Wednesday, October 01, 2014



Thanks very much to Karl Maurer for introducing me to a Latin poem, "Ad Nubes," attributed to Torquato Tasso (1544-1595), and for allowing his translation of the poem to appear here.
Children of Neptune, O
    moist Clouds, that in your flying column run
where South-winds blindly pull you,
    it’s from your thundery hearts that Juppiter,
booming, sends horrid lightning        5
    at an uncouth race that has raised its head
against Gods, or defiled
    old groves with sacrilegious hands. That’s why
sky roars, and lightning flashes!
    But you more quietly send fruit-bearing rain        10
to thirsty fields. With moisture
    you feed fat happy crops. You add fine saps
to thirsty vines that soon
    will be libations lifted in new cups!
Unless you pour us deep        15
    long rain, the arid Earth will not produce
her grasses and her flowers.
    The trees bereft of leaves begin to wither,
and bodies, weak from longing
    for you, now only languish, barely able        20
to draw their feeble breath.
    O whether Atlas’ piny peaks detain you
or Scythia’s side, or whether
    you play upon the Ocean’s boundless plain,
O send your stormy children!        25
    Sprinkle dews on the breast of your too hot
mother Earth, dewy Clouds;
    pour them upon your Pius Maximus.
Although he governs peoples,
    he will not scorn your gifts. At last        30
to exhausted living creatures,
    we beg you, give a rest, with soaking dew.
The Latin:
Neptuni genus, humidae
    Nubes, quae volucri curritis agmine
Qua caeci rapiunt Noti:
    E vestro gremio cum sonitu horrida
Mittit fulmina Juppiter,        5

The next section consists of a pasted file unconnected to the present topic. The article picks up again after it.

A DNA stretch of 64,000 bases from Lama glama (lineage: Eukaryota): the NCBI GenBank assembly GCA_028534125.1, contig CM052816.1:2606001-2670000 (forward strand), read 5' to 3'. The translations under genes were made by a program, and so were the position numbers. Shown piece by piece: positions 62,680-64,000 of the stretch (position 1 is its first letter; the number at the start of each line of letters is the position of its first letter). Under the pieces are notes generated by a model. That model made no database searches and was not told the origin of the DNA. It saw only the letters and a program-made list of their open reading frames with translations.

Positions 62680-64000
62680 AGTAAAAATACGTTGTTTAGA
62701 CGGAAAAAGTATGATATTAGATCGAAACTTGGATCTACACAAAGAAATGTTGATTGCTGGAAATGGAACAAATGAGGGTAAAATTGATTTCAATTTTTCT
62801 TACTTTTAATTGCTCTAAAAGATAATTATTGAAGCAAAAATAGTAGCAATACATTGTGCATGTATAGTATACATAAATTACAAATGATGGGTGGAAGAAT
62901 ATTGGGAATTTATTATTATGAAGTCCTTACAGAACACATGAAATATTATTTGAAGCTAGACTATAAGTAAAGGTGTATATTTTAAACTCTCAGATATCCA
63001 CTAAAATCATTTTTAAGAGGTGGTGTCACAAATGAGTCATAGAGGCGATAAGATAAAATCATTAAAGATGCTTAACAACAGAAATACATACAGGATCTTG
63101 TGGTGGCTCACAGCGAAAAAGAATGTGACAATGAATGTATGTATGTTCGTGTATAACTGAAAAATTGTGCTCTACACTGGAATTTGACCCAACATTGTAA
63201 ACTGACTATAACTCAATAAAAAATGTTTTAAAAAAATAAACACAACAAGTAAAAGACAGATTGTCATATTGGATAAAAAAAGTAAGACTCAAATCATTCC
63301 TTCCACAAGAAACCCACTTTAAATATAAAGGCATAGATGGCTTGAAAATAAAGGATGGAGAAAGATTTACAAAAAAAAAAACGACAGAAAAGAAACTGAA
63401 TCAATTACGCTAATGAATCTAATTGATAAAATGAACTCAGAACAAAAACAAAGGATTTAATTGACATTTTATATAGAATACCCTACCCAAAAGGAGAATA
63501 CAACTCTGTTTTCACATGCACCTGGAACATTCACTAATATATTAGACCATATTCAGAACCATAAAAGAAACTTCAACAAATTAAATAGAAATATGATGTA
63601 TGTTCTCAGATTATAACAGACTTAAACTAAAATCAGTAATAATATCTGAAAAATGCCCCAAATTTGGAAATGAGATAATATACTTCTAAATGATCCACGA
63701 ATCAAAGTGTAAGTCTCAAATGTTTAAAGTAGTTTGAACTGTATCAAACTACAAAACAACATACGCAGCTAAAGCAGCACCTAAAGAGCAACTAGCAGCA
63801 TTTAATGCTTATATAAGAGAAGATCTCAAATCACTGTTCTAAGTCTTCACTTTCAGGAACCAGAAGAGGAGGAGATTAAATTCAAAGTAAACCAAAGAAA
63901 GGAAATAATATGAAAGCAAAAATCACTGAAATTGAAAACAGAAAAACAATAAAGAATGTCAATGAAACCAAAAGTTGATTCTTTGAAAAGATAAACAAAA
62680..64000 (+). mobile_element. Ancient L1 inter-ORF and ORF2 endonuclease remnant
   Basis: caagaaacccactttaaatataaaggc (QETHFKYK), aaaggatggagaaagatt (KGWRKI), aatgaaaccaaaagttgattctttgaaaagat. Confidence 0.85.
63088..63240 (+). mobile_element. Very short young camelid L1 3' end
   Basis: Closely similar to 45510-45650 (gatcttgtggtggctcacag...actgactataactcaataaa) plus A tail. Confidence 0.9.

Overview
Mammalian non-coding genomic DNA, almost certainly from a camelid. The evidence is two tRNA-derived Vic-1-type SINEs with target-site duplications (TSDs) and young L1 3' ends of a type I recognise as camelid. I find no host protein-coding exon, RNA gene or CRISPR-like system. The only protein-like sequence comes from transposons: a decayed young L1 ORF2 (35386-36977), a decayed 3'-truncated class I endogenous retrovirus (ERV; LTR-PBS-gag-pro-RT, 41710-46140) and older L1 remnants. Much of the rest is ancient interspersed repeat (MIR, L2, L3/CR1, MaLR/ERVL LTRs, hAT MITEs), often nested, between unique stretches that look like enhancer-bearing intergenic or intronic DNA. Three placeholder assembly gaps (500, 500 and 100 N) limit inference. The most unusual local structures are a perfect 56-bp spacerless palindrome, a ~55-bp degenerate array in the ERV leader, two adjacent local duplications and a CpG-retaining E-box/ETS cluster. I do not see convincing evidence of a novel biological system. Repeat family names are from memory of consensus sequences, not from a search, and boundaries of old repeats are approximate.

Si quando in Superos gens fera verticem
Tollit, si veteres manu
    Lucos sacrilega polluit. Hinc tonat
Arx caeli, hinc micat ignibus
    Crebris. Vos placidae frugiferos agris        10
Imbres mittitis, et sata
    Laeta humore alitis. Vos sitientibus
Succos vitibus additis,
    Mox libanda novis munera poculis.
Vos largas pluviae nisi        15
    Effundatis opes, gramina non humus,
Non flores dabit arida.
    Arescunt viduae frondibus arbores.
Vestri languida corpora
    Ex desiderio vix animas suo        20
Languentes retinent sinu.
    Vos in pinifero vertice, seu tenet
Atlas, seu Scythiae latus,
    Seu vasto oceani luditis aequore,
Foetus imbriferos date.        25
    Rores in gremium spargite torridae
Matris munera, roscidae
    Nubes; vestro Pio fundite Maximo;
Quanquam gentibus imperat,
    Non haec vestra PIUS munera negliget.        30
Tandem O vos requiem date
    Fessis irriguo rore animantibus.
Luigi Poma, "Apocrifi tassiani," in Franco Gavazzeni and Guglielmo Gorni, edd., Le tradizioni del testo. Studi di letteratura italiana offerti a Domenico De Robertis (Milano: Riccardo Ricciardi, 1993), pp. 201-208 (non vidi), disputes Tasso's authorship of this poem.

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